Chicago Sues To Stop Online Vote Sales

Officials in Chicago, Illinois have filed a lawsuit to shut down Voteauction.com, a site that lets citizens auction their votes in the upcoming U.S. presidential election to the highest bidder.

The suit, filed by the Chicago Board of Election Commissioners in Cook County Court, alleges that the site is committing a felony under state and local laws that make it illegal to buy or sell votes. The Board wants the court to declare the site illegal and issue an injunction against its future operation.

“No matter what their motivation for creating this site, whether it be as a parody or for financial gain, they have impugned the integrity of our electoral system,” said Langdon Neal, chairman of the Board. “I caution all voters that they will be committing a felony under state and federal law if they participate in this scheme.”

Defendants in the suit include site creator James Baumgartner, a political science graduate student in New York; Hans Bernhard, an Austrian investor who currently owns the site; and Domain Bank, a Pennsylvania company that provides data processing and preparation for the site.

Checkered Past

Voteauction.com created controversy within days of its August launch when the New York City Board of Elections filed a cease and desist order demanding that Baumgartner take the site down. Baumgartner complied and sold the site to Bernhard, who then relaunched the site.

When the site reopened, Voteauction.com suspended bidding on votes in both New York and California, where Secretary of State Bill Jones announced that the state was launching an investigation into the Web site.

Said Jones, “We have an absolute zero tolerance policy for voter fraud in California. My election fraud investigation unit is looking into the recent reports of Internet-based vote buying schemes, will be monitoring Web sites for suspicious election activity and will forward any information they find to the appropriate prosecutors for immediate action.”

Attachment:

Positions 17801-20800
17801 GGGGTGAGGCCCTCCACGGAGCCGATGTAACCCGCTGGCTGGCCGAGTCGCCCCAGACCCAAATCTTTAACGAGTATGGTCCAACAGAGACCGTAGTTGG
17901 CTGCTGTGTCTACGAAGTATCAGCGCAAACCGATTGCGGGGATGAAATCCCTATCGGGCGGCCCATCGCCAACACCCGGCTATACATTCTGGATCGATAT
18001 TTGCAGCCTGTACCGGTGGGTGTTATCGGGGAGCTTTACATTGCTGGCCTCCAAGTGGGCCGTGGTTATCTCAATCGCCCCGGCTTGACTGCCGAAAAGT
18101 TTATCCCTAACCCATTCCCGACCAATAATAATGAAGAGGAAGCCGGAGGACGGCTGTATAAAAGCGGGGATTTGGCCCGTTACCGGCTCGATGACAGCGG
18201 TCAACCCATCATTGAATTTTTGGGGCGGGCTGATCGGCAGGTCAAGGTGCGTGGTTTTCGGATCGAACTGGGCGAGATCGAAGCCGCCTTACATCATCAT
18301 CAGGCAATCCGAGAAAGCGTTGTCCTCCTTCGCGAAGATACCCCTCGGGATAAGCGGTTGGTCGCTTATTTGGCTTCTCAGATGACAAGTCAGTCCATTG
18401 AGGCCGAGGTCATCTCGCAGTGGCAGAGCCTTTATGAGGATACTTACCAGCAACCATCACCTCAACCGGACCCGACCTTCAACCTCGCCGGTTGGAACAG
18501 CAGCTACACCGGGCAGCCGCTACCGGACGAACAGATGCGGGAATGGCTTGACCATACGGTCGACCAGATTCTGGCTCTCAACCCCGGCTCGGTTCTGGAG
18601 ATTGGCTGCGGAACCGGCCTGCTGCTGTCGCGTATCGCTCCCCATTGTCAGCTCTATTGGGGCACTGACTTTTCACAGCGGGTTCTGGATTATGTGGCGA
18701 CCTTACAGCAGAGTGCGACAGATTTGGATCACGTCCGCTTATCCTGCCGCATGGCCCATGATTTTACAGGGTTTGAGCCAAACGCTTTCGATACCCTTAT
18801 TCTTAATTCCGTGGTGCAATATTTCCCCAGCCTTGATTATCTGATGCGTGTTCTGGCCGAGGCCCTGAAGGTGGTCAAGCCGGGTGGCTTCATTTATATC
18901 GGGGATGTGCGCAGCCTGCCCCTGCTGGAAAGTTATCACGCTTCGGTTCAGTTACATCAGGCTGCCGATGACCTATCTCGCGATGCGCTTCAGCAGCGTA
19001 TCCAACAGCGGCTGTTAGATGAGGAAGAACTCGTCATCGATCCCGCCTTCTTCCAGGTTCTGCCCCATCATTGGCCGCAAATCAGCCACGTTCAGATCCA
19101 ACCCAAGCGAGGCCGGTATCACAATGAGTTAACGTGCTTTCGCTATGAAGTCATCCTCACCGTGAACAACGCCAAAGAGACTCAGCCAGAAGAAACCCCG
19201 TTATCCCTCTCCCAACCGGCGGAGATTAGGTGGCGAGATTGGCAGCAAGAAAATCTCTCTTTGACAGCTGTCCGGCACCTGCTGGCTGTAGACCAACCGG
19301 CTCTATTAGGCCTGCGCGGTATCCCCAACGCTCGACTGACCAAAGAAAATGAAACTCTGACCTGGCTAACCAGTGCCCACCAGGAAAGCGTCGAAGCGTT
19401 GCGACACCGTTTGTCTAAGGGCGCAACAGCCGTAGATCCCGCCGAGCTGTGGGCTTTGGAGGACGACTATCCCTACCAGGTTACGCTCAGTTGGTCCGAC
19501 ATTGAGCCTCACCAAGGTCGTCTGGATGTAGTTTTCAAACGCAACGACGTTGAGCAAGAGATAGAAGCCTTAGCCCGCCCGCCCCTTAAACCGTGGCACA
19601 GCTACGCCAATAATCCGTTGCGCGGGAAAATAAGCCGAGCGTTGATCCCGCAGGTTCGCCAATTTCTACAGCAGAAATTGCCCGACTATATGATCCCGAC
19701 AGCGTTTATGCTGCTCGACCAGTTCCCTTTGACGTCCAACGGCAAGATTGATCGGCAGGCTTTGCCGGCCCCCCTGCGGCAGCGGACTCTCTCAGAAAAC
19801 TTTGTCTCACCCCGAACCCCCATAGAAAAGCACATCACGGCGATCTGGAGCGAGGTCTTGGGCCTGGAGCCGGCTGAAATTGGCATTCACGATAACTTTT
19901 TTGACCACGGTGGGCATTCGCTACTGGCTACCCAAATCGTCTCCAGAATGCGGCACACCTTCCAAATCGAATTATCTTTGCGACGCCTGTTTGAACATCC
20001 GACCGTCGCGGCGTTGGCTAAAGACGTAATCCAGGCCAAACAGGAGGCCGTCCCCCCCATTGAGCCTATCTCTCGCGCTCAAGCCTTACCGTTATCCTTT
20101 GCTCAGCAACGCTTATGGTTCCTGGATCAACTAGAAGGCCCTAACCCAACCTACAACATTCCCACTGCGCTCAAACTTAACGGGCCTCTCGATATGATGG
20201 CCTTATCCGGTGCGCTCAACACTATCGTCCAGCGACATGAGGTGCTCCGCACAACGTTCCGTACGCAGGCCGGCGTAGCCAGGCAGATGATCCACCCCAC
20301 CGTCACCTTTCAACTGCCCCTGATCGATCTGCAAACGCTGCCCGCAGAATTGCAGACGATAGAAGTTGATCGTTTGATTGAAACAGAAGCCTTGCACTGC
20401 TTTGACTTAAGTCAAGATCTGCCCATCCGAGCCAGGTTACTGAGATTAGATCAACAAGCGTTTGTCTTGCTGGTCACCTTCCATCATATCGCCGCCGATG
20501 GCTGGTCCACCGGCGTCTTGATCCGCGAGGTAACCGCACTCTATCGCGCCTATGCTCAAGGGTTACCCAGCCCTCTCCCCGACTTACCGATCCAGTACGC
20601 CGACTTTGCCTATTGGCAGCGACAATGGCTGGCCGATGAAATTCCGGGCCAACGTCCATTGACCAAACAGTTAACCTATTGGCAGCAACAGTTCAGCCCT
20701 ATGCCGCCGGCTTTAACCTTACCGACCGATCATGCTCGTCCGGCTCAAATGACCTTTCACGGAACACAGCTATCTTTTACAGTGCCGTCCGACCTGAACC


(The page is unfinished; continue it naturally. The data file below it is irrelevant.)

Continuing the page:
The day after Chicago officials took action, the following message appeared on the Voteauction site: “Due to pending litigation in Illinois, Voteauction.com has suspended registration for residents of Illinois. We will keep you updated on the progress of pending legal action.”

Absentee Votes

The site, whose motto is “Bringing Capitalism and Democracy Closer Together,” said that votes from each state would be sold as a bloc and that the winning bidder would choose how the group voted.

Voteauction.com claims that it does not receive any money from the auctions. The site’s protocol calls for winning bidders to contact the voters to make arrangements for payment, and for the voters to provide verification of how they voted.

There is no indication of what form ballot verification would take or how the winning bidder would enforce the contract. However, Chicago election officials suspect the plan was for voters to register to vote absentee and then mail the ballots to the winning bidder.

“The fact is that this is the one area in the electoral process where we know fraud could occur,” Neal said. “You can’t guarantee how someone is going to vote when they are in a supervised polling place, but absentee voting presents a real problem.”

Valuable Votes

Not all votes are created equal, at least as far as remuneration is concerned. As of Tuesday afternoon, Voteauction.com had the votes of over 21,000 Americans on the auction block, with a total selling price of over $260,000 (US$).

Prices for votes range from $3.57 in Louisiana, where there are 63 votes on the auction block, to $22.73 in Michigan, where 1,429 votes are for sale.

Before sales of Illinois votes were suspended, there were 1,632 votes for sale at $12.38 apiece.

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